The "Bermuda Triangle" of the global crisis. Part 2. Europe

Global financial crises

In a previous article, we looked at the rather unpleasant and extremely difficult situation of the United States, and its role in the growing crisis phenomenon that covers the whole world. But the crisis usually has different sources – and the current situation is no exception. Let's take a break from the New World and turn to the Old Light, the ancestor of many of the problems that the United States has taken over.



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Multipolar Europe

Europe is a truly controversial region. The oldest area of the conventional concept of modern civilization, it has long experienced problems, both economic, political and social. Perhaps many problems could have been avoided if the Europeans had not taken such contradictory decisions in all of these aspects. Let's look at their actions and see what impact this has on destabilization in the world.

In Europe today there are several separate "poles", each of which acts independently, contributing to the general discord at least at the level of the region. The following lines of interaction within Europe can be defined: Germany – Great Britain, Russia – EU – Great Britain – USA, EU – "weak links."

As Professor Preobrazhensky once said in M. Bulgakov's novel "The Dog's Heart": "the devastation is not in the clozets, but in the heads." The same is fair to say about the crisis. After all, the economic crisis is only consequences. And the reasons should be sought in other areas, such as politics.

A problem called "Euro"

Let's start with the obvious: the formation of "weak links" in the EU. Weak links we can include those countries of the Union, whose GDP is less or zero, or aspires to this value: Greece, Cyprus, Spain, Portugal, Ireland. The EU actively fights against internal problems, trying to find solutions to economic issues in these countries – by sanitizing the economy by the ECB, by changing the tax system, by persuasion, sometimes through open interventions. After all, as long as the EU remains so, it has the largest aggregate GDP in the world, shifting to 2nd place even the United States (meaning quantitative indicator, not the rate of growth in annual terms). However, the phenomenal problems of weak links can only be compared with their phenomenal short-sightedness, because the source of the problems is in the absence of the national currency. It turns out that their problem is called "Euro."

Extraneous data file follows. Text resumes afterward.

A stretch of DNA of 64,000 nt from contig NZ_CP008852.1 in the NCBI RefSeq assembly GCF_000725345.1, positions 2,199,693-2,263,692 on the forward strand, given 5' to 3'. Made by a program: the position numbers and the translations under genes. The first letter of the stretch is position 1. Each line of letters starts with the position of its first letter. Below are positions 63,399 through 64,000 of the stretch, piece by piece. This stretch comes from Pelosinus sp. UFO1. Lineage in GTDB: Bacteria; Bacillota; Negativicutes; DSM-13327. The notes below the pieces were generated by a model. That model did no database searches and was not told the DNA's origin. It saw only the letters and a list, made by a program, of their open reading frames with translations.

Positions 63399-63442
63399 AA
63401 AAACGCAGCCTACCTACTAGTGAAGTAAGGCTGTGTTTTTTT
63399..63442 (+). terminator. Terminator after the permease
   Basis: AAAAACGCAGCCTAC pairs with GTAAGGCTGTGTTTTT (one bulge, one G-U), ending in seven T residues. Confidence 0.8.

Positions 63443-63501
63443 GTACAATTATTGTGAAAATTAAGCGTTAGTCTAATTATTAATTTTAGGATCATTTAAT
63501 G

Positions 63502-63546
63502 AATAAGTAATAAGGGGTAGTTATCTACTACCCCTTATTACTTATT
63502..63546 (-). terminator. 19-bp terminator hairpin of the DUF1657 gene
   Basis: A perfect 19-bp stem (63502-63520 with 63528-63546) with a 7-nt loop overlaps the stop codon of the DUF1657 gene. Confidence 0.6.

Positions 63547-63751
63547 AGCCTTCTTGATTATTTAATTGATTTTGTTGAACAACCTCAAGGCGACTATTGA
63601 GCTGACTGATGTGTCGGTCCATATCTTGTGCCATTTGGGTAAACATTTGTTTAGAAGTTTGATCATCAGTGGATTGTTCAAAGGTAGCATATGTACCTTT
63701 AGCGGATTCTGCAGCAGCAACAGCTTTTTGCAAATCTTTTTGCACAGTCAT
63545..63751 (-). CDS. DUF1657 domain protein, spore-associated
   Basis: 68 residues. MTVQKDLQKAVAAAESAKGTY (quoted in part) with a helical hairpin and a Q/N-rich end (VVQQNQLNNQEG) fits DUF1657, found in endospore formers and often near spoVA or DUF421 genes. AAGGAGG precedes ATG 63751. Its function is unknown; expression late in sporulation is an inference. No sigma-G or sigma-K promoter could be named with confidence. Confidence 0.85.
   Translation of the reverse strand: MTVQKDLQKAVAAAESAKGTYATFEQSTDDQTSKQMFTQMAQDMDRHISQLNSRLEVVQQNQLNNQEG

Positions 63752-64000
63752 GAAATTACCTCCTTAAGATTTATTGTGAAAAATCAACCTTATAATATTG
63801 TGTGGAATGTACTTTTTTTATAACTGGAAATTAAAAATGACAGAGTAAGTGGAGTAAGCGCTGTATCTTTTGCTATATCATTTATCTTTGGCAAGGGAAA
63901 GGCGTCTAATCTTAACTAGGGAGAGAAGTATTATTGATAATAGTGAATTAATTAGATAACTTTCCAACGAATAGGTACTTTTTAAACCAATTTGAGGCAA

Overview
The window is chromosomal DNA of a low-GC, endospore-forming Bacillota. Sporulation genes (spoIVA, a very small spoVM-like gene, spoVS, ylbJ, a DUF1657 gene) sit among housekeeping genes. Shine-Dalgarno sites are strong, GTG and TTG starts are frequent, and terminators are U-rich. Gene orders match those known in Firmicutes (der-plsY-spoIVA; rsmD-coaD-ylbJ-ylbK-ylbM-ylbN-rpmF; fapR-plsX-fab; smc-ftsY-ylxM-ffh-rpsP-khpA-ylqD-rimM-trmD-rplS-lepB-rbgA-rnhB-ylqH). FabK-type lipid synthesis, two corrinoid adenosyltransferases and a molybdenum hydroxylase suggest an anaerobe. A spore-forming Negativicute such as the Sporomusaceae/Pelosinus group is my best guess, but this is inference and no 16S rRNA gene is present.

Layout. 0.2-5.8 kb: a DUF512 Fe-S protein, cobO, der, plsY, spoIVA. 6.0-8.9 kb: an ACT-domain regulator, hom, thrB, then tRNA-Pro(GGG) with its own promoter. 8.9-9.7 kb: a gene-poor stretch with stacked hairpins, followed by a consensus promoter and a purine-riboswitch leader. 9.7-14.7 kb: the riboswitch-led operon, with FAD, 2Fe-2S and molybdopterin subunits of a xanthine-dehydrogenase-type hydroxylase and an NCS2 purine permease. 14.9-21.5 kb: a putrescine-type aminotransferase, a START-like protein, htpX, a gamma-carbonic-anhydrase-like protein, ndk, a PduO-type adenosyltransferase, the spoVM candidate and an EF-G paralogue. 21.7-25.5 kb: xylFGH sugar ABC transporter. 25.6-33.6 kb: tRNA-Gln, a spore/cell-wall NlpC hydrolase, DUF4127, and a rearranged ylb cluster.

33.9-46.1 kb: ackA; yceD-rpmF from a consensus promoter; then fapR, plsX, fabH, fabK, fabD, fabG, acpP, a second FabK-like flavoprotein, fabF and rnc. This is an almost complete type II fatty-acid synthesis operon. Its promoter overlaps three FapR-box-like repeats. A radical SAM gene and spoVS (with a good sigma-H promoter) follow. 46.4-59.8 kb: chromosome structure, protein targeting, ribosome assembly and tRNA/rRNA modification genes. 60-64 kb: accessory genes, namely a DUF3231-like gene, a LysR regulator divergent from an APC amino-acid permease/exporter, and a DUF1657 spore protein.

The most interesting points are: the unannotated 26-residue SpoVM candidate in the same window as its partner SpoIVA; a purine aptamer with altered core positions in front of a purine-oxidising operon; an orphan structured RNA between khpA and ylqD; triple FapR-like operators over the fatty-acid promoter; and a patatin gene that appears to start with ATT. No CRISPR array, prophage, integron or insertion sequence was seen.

The absence of a national currency does not allow any of these countries to devalue, which is necessary in some cases. Moreover, it is the single currency that makes it almost impossible to track and control inflation. Both lead the country to full and direct dependence on sanctions by the Central Bank of the EU, which is controlled by only one country – Germany.

In general, looking at what is happening in Europe, it begins to give the impression that Germany benefits from the plight of a number of countries within the European Union. This distracts other allies from what is happening inside Germany, because it can rightly be considered the most economically developed country in the region, and is, in fact, the treasurer. It is convenient enough to solve one's own problems at the expense of the EU, without attracting the attention of the EU and pretending that its main purpose is to care for the EU members.

For reference: when the euro was introduced, the production of the new currency fell on almost all the countries of the union, but not for all the exchange of the euro for the national currency was beneficial. It is enough to remember how difficult it was for Italy, which was moving from tens of thousands to one. But for Germany, the exchange was almost painless and in one of the most advantageous ratios (less than 1:1,5).